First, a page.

Author Kim Stanley Robinson is a giant of science fiction, a remarkably prolific writer whose range of knowledge is (forgive me) mind-boggling. Red Mars is not only a tour through the landscape of another planet, drawing on the hard-nails of physics, geology, biology, botany, technology, astronomy, ecology, and bio-genetics, but it is peculiarly attuned to the frictions of more amorphous concepts: politics, community-building, leadership, negotiation, corporate business, media, social revolution, violence, peace-making, activism, religion, romance, language, immigration, hero-making. Robinson is damn near prescient: I swear to God, he predicted the existence of YouTube in this early-90s text (see: John Boone watching random videos uploaded by other colonists, including colonists performing Hamlet and experimenting with karate). Such a swath of information and insight might've felt intimidating, or boring, or pretentious if weren't threaded through a strong story. While the cover of the paperback might belie the fact, the narrative of Red Mars propels the story, rather than the information bellowing beneath it. (One strange gap: money. There is very little acknowledgment of how money systems translated into the daily life of Mars, which, especially decades into the colony with corporate interests and immigration dominating the news there, leaves a strange void.)
To be sure, some of the Russia/United States tension in Red Mars (embodied in the nationalities dominating the Martian colony, and in the uses that UNOMA and corporations intend to make of the planet) feels dated. While this isn't some kind of Cold War epic that rustles up old space-race drama -- the novel was published after all that, but only just -- Red Mars at times feels oriented in that direction, giving a little bit of mustiness to its pages. It also felt distracting to come across the names of transnational corporations on Earth (intent on playing a larger and larger role on Mars) that had real-life counterparts: Mitsubishi, Amex, Armscor. I felt like laughing every time one of these names showed up in the text; the names carried a certain absurdity, as if this were stage set for a blatant fable, rather than a fully realized novel.
Now, I have a habit of shifting among several books at a time, depending on my shifting moods. It is highly unusual for me to read any book straight through without dipping into any other book for a change of pace. But that's what happened with Red Mars. This surprised me -- in the first half of the book, there was never a clear moment where I articulated any reaction to the book beyond "that's interesting" and "this is pretty good," seemingly short of the amazement I'd imagined would be necessary to tuck away Kelly Link's stories and James Baldwin's essays until I was done with it. This isn't a cliffhanger, either. There is suspense, yes, but it unfolds with remarkable patience. There is, rather, a sure, slow eye for detail -- the characters are scientists, after all -- and attention stays on how things are built, what things are made of, how things move, colors, looks, substances.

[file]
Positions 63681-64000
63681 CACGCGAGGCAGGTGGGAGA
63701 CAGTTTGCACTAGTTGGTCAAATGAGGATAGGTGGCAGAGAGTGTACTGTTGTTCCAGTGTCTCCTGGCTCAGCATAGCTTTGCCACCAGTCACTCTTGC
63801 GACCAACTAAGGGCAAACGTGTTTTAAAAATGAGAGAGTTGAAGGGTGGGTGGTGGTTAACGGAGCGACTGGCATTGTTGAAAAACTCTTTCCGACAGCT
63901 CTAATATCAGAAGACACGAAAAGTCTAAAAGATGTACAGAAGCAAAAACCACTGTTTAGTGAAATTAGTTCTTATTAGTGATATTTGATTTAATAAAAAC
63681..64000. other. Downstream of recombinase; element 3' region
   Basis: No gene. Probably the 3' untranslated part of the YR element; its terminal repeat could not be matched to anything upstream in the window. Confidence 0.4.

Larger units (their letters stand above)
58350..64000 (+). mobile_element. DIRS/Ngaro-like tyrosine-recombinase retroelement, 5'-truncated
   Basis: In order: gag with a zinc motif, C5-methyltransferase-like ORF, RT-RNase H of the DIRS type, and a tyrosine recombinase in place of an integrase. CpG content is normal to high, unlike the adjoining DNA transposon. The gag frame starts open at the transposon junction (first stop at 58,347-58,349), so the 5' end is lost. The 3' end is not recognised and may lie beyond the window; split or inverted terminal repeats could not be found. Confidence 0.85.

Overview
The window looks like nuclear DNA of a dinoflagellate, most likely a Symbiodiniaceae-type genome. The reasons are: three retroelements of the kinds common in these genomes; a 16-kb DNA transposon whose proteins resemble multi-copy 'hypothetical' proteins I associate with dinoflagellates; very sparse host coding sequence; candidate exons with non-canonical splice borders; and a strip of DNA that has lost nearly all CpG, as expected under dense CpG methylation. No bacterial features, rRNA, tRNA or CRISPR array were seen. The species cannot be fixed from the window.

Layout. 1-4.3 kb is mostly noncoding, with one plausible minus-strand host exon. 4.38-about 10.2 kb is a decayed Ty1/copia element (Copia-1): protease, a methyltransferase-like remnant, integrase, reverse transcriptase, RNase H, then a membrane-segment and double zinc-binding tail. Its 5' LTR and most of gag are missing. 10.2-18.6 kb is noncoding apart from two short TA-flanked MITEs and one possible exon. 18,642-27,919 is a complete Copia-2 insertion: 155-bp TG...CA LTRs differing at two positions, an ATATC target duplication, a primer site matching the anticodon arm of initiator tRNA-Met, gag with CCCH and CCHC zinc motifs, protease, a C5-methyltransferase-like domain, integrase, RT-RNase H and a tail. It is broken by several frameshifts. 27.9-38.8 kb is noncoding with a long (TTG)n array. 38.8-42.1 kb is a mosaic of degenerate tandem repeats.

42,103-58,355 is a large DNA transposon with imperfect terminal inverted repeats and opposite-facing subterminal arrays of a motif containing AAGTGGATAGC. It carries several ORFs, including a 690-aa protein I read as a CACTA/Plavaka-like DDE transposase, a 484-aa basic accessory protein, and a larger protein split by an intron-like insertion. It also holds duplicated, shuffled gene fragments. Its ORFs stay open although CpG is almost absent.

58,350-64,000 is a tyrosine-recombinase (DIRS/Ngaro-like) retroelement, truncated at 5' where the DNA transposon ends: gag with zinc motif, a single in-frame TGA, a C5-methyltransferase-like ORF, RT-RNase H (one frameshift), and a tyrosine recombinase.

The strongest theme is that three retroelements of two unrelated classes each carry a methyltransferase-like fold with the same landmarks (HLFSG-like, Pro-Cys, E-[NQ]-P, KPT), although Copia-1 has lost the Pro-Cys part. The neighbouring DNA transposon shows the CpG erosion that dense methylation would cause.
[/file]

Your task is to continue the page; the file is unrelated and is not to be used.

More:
This is a novel of nouns. The text is plain and specific; this seems suited not only to the scientist narrators, but to the fact that for such an ambitious, concept- and information-heavy book, linguistic flourish would have been too much. The novel would've broken under the weight of it all. But Robinson doesn't mistake plain speech for stilted, or vapid. He calls things by their names, and these things are extraordinary enough to glow in their own right. He doesn't mince words, doesn't bother saying things he doesn't mean; without verbal padding, the reader feels a patient narrative moving quickly -- not any easy balance to hold for 600 pages. And then there are moments when the plain speech breaks open, for just a line or two, and poetry shines through with a suddenness that slices the heart. Consider:
The sky had darkened. It occurred to (John) that it might be just another double eclipse: Phobos was so close overhead that it blocked a third of the sun when it crossed in front of it, and Deimos about a ninth, and a couple times a month they crossed at the same time, causing a shadow to be cast across the land, as if a film had got in your eye, or you had had a bad thought.
And also, another moment in John's perspective, shortly after receiving a medical treatment designed to correct the affects of human aging (a plotline I imagine is developed in the sequels, as it was left hanging rather randomly in this one). John is swept into the energy and dancing of Sufi whirling dirvishes. Coming at the end of a paragraph that spans a page and a half, brimming with long sentences, comes this:
...They chanted the names, Arabic, Sanskrit, Inca, all the names for Mars, mixed together in a soup of syllables, creating a polyphonic music that was beautiful and shivery-strange, for the names for Mars came from times when words sounded odd, and names had power: he could hear that when he sang them. I'm going to live for a thousand years, he thought.
As much as the novel relies on the sturdiness of nouns in its story-telling, it also leverages questions: How does history determine what happens next, and when is it helpful to loosen ourselves from its pull? Is it even possible to disconnect from our history to create something new? If not, then what's the point of trying? How do analogies--understanding our individual present or future through the lens of our past--limit us, and when does it liberate us? When are these analogies the same thing as memories? How does nostalgia shape what we hope for? How does what we hope for shape our nostalgia? For us unwieldy, strange, tense, passionate human beings who carry our humanity wherever we go, is it possible for things to work? This, then, is where we are left. For now.
Author Image Credit: The Guardian